Councils 'inexcusable' in failing homeless teenager
Two councils have been ordered to pay a teenager thousands of pounds after failing to accommodate him as homeless causing him to live in a tent.
The Local Government Ombudsman released the decision today over Kent and Dover councils’ treatment of the 16-year old, named as J, who suffered physical and mental ill-health as a result.
Both the local authorities failed to see him as a ‘child in need’, which goes against two court rulings by Baroness Hale of Richmond saying social services should not ‘pass the buck’ onto housing in relation to homeless 16 and 17 year olds.
Inside Housing highlighted the issue at the start of last year, showing many councils were still not dealing with 16 and 17 year olds according to Baroness Hales’ directive.
Local Government Ombudsman Anne Seex said: ‘These failures are inexcusable. They happened after important court rulings had clarified the roles and responsibilities that housing authorities and children’s services authorities have to homeless children of 16 and 17.
‘J was remarkably determined and resilient in the face of crushingly difficult circumstances and was well supported by the youth centre. The failures of the two councils could have easily tipped him into a spiral of drug use and crime.’
Ms Seex asked the councils to apologise to J and pay him £10,100 compensation – each to pay half.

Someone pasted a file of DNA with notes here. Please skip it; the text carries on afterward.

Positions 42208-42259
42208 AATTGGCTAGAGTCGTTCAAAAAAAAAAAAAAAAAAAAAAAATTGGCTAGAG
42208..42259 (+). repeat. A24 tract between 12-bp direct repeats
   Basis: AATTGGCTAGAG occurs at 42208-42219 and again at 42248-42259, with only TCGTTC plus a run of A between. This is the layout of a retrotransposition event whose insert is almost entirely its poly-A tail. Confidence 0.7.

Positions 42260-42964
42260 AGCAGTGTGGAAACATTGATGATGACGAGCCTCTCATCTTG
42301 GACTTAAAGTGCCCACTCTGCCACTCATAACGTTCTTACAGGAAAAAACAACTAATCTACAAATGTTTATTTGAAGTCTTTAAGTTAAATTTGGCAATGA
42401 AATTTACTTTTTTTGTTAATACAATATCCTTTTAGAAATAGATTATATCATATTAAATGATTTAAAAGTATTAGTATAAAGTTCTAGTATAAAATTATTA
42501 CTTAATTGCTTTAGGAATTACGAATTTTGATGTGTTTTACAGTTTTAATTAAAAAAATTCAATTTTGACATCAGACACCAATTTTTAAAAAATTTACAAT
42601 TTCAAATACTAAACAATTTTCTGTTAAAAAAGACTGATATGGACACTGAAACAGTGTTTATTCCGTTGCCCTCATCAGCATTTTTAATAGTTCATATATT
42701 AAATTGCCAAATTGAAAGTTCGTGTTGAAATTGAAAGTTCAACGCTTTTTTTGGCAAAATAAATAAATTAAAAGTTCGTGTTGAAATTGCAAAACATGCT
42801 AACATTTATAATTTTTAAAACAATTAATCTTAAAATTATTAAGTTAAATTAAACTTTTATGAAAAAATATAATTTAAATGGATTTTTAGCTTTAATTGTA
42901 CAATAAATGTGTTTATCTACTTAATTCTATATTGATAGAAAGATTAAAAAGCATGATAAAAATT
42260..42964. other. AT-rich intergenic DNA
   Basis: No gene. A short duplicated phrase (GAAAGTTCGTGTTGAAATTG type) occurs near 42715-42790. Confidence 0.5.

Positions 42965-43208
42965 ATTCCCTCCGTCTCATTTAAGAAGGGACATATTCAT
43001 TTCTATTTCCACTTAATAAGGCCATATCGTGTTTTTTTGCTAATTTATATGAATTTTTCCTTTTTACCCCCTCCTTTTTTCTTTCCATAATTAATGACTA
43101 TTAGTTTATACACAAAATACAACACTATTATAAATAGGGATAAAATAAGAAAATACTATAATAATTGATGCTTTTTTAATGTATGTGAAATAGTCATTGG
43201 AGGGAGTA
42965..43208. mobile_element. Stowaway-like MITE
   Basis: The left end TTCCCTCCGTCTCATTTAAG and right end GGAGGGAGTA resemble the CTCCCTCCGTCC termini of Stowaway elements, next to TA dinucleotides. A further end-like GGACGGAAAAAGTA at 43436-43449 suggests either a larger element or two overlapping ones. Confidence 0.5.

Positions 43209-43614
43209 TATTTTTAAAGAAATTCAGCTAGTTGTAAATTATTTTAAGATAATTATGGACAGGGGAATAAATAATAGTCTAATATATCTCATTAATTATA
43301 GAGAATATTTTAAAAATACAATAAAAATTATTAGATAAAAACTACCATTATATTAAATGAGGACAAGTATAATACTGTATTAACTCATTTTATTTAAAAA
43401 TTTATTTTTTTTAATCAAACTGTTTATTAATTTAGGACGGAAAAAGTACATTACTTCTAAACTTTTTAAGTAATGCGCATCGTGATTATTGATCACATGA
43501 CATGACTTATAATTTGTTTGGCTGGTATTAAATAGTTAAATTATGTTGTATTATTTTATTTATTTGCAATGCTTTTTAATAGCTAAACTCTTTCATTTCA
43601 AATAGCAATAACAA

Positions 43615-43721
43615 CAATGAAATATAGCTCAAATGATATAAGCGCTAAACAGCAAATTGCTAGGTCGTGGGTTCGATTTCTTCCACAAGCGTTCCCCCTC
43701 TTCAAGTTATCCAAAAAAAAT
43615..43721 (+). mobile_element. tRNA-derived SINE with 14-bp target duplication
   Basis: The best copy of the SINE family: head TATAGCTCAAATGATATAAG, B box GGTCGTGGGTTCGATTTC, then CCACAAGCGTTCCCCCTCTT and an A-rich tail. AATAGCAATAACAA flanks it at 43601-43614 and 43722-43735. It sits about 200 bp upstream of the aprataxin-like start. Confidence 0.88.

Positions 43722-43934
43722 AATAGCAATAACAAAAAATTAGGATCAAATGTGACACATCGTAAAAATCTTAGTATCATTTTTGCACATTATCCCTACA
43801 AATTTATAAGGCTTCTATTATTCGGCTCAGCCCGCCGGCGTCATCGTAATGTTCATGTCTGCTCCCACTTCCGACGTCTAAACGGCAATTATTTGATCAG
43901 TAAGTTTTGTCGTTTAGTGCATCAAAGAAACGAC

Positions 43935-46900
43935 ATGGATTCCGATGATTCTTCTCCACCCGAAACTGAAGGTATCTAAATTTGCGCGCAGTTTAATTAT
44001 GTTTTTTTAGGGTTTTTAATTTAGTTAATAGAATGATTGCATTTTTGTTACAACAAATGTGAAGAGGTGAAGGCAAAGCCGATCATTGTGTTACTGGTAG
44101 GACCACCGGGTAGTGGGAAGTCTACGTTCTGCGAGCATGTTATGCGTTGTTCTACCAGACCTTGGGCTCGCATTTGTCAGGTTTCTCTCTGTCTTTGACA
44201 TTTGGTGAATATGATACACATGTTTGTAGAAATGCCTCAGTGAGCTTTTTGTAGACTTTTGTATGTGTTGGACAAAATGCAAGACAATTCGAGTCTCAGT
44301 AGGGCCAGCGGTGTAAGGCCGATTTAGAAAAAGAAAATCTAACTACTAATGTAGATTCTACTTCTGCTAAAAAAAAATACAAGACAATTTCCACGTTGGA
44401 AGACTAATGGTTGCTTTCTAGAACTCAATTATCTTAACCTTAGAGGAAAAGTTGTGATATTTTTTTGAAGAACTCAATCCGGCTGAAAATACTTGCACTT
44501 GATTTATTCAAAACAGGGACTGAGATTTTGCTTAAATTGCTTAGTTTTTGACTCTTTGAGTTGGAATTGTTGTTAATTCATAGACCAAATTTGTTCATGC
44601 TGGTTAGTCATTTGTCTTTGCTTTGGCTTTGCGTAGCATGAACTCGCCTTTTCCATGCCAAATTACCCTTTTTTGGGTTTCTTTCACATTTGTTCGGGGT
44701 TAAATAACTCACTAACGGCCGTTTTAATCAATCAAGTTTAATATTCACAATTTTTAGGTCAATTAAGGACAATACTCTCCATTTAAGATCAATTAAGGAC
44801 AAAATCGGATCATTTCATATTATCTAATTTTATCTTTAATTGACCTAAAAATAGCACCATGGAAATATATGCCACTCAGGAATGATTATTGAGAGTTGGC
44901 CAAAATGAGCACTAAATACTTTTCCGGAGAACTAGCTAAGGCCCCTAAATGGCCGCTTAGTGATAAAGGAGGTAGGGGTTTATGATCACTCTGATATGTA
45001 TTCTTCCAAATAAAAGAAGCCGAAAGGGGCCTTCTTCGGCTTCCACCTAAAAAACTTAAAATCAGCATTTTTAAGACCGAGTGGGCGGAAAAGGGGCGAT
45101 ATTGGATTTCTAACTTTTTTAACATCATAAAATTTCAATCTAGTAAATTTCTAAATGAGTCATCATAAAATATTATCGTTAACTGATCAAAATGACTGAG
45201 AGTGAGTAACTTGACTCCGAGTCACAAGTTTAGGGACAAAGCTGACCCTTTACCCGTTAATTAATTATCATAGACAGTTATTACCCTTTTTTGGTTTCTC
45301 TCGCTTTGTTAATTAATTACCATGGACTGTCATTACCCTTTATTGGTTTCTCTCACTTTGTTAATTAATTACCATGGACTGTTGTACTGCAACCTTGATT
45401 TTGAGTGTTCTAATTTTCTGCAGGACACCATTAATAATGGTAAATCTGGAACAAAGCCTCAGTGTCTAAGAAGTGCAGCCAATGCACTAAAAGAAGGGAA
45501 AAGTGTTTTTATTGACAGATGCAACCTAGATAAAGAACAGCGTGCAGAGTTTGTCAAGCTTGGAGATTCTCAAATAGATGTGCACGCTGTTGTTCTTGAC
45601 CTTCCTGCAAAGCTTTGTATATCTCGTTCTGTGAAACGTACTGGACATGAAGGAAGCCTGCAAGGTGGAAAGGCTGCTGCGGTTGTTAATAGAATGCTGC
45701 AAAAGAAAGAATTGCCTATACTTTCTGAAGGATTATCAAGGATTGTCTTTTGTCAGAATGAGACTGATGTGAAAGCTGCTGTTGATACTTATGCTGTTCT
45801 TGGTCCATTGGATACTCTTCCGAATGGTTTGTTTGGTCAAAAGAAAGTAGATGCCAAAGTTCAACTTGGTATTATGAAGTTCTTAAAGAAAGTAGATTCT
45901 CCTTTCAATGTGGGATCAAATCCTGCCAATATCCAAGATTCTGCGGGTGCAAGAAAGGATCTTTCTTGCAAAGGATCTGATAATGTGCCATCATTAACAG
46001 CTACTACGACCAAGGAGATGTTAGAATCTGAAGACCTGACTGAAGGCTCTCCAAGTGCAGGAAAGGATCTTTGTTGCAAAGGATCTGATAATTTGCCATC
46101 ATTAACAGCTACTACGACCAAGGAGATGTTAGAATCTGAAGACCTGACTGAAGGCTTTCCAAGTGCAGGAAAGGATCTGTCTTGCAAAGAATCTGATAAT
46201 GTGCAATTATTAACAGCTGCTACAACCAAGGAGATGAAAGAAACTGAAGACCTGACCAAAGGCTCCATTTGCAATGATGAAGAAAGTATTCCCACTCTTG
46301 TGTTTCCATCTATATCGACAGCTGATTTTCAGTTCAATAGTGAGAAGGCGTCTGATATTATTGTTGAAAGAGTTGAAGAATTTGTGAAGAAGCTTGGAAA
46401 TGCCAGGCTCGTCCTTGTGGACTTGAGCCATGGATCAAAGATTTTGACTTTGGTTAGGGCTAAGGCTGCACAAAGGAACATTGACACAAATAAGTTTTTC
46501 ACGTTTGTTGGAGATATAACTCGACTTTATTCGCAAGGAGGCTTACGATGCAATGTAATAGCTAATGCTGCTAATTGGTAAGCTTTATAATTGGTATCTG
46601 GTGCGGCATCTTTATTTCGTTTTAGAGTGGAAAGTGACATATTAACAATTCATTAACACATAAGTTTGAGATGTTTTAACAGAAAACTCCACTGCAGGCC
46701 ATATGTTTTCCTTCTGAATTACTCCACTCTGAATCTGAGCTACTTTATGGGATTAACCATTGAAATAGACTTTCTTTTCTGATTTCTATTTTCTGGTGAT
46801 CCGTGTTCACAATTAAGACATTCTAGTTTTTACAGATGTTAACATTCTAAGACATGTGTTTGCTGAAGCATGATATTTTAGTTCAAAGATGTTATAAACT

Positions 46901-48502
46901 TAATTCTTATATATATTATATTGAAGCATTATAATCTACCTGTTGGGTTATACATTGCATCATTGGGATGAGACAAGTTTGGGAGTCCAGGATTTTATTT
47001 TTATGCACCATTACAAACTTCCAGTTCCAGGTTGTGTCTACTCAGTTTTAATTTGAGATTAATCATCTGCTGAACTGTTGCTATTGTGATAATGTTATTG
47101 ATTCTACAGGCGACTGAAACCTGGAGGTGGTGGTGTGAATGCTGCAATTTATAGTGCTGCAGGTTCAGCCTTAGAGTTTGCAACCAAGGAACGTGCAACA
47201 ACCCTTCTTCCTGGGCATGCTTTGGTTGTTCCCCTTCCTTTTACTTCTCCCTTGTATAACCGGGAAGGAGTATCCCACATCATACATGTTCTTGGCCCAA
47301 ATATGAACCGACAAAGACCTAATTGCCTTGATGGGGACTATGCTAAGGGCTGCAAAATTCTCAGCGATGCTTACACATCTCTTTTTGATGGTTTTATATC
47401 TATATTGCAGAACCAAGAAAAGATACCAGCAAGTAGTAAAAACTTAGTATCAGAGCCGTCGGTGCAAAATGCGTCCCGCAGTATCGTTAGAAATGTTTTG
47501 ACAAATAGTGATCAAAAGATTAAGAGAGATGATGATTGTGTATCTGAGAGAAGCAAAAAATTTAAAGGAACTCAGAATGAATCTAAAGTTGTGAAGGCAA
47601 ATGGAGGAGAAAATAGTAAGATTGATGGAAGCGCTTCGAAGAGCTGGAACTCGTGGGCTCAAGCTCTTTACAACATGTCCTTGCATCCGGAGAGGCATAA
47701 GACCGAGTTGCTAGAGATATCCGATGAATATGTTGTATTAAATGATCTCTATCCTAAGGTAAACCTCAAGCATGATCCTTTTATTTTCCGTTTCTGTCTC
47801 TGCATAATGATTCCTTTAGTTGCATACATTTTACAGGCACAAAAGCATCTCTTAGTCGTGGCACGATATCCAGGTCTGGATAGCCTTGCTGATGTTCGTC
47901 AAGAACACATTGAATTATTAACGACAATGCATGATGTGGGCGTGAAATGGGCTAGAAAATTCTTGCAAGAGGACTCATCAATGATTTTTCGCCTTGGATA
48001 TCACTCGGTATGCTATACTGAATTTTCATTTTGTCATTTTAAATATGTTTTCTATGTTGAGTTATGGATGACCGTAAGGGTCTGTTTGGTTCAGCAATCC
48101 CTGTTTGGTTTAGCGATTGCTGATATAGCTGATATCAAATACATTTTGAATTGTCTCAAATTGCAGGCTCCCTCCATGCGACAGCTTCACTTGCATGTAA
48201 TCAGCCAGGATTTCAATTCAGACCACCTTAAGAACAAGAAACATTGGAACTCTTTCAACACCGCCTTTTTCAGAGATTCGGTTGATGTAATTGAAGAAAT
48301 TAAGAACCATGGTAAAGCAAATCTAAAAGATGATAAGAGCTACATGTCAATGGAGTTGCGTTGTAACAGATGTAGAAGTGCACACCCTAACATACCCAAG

J had been in foster care but became homeless at 16 when he was returned to his mother and did not want to live with her because of her relationship with an intravenous drug user.
He applied for housing to Dover Council but was turned away and although a youth centre told Kent children’s services about him they did nothing for six months.
Although Dover Council would not accept him as homeless, they did offer him bed and breakfast accommodation then a one-bedroom flat, but he refused them because he thought he would be tempted by drugs and crime in the areas.
Under pressure from local services, the council eventually offered him a flat but demanded an adult guarantor for the tenancy. For six weeks it refused to accept a £1,000 guarantee from Kent children’s services.
Ms Seex was particularly critical of Dover’s demands about a guarantee, saying they were ‘obdurate’.
Before he was given the flat, J spent months sleeping in a tent, sometimes in snow, or on a friends’ sofa. The tent was vandalised and he suffered physical and mental health during the period. His feet were frequently wet, he had back pain and lost a lot of weight, and developed a chest infection. He also had to sell or give away some of his belongings.
Shelter chief executive Campbell Robb, said: ‘Despite several court rulings in recent years confirming local authorities’ responsibilities to homeless teenagers, many homeless 16 and 17 year olds are still not getting the support they need and are entitled to when they approach them for help.
‘Today’s report highlights how vital it is that local authorities comply with their legal responsibility to implement effective joint protocols for assisting homeless 16 and 17 year olds.’